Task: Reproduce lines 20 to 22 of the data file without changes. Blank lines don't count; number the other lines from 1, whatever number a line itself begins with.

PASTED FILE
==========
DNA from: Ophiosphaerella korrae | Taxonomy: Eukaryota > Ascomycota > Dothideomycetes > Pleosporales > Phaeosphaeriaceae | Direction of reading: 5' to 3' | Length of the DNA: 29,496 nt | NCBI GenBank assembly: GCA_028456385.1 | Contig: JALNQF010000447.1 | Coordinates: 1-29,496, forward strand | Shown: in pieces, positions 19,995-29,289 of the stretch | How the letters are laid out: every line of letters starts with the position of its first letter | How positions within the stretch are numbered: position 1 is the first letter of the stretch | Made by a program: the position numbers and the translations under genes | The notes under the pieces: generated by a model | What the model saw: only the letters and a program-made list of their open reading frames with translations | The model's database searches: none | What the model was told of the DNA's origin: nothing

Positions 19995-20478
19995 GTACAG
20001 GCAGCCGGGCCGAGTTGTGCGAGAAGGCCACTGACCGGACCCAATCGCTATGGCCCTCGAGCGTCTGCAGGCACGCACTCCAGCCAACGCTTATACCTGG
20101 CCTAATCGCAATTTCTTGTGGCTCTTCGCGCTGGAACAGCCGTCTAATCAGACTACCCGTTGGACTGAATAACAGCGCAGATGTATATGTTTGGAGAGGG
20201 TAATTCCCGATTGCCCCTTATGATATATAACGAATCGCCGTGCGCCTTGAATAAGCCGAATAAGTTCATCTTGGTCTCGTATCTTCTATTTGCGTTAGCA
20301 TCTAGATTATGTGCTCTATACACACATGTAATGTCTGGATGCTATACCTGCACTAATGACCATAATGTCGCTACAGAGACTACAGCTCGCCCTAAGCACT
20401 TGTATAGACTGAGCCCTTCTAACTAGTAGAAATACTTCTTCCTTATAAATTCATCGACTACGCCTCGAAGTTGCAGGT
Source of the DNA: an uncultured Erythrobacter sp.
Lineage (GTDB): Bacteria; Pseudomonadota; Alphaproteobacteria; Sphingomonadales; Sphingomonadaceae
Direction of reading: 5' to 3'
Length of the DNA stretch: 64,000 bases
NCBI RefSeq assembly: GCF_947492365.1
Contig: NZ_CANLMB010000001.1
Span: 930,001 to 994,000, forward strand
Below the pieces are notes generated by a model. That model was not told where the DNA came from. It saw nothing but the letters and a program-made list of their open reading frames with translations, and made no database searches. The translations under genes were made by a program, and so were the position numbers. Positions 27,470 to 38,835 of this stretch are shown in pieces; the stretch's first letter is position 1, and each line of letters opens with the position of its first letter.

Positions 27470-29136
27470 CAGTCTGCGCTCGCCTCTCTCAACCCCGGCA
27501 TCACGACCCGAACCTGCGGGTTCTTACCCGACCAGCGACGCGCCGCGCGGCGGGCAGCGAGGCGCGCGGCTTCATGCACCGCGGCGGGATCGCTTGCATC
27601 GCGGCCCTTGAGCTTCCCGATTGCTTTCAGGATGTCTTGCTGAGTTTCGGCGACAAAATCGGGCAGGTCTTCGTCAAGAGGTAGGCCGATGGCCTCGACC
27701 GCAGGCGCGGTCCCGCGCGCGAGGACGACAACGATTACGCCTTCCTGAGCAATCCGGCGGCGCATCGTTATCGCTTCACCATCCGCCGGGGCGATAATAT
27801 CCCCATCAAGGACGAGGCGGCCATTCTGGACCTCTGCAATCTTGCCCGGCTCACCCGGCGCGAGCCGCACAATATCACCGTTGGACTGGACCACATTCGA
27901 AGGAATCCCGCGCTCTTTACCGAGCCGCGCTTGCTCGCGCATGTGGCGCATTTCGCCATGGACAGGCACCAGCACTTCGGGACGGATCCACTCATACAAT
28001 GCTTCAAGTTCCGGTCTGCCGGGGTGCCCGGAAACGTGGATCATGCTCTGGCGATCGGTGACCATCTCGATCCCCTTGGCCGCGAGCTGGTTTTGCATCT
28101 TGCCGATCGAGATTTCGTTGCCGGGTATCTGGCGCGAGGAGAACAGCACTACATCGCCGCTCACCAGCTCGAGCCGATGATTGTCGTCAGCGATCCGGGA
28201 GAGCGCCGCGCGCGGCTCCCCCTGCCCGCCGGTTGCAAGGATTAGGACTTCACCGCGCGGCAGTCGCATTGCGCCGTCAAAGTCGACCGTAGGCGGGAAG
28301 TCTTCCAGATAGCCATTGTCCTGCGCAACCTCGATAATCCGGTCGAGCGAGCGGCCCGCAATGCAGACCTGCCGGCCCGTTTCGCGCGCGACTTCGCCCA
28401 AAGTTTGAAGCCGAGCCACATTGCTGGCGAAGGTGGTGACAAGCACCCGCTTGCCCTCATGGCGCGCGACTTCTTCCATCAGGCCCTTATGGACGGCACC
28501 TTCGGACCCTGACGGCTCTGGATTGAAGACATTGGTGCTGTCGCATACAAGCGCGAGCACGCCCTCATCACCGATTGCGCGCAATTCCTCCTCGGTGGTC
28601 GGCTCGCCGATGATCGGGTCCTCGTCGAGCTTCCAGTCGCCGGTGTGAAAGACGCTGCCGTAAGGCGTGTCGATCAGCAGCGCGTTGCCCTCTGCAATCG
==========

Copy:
27601 GCGGCCCTTGAGCTTCCCGATTGCTTTCAGGATGTCTTGCTGAGTTTCGGCGACAAAATCGGGCAGGTCTTCGTCAAGAGGTAGGCCGATGGCCTCGACC
27701 GCAGGCGCGGTCCCGCGCGCGAGGACGACAACGATTACGCCTTCCTGAGCAATCCGGCGGCGCATCGTTATCGCTTCACCATCCGCCGGGGCGATAATAT
27801 CCCCATCAAGGACGAGGCGGCCATTCTGGACCTCTGCAATCTTGCCCGGCTCACCCGGCGCGAGCCGCACAATATCACCGTTGGACTGGACCACATTCGA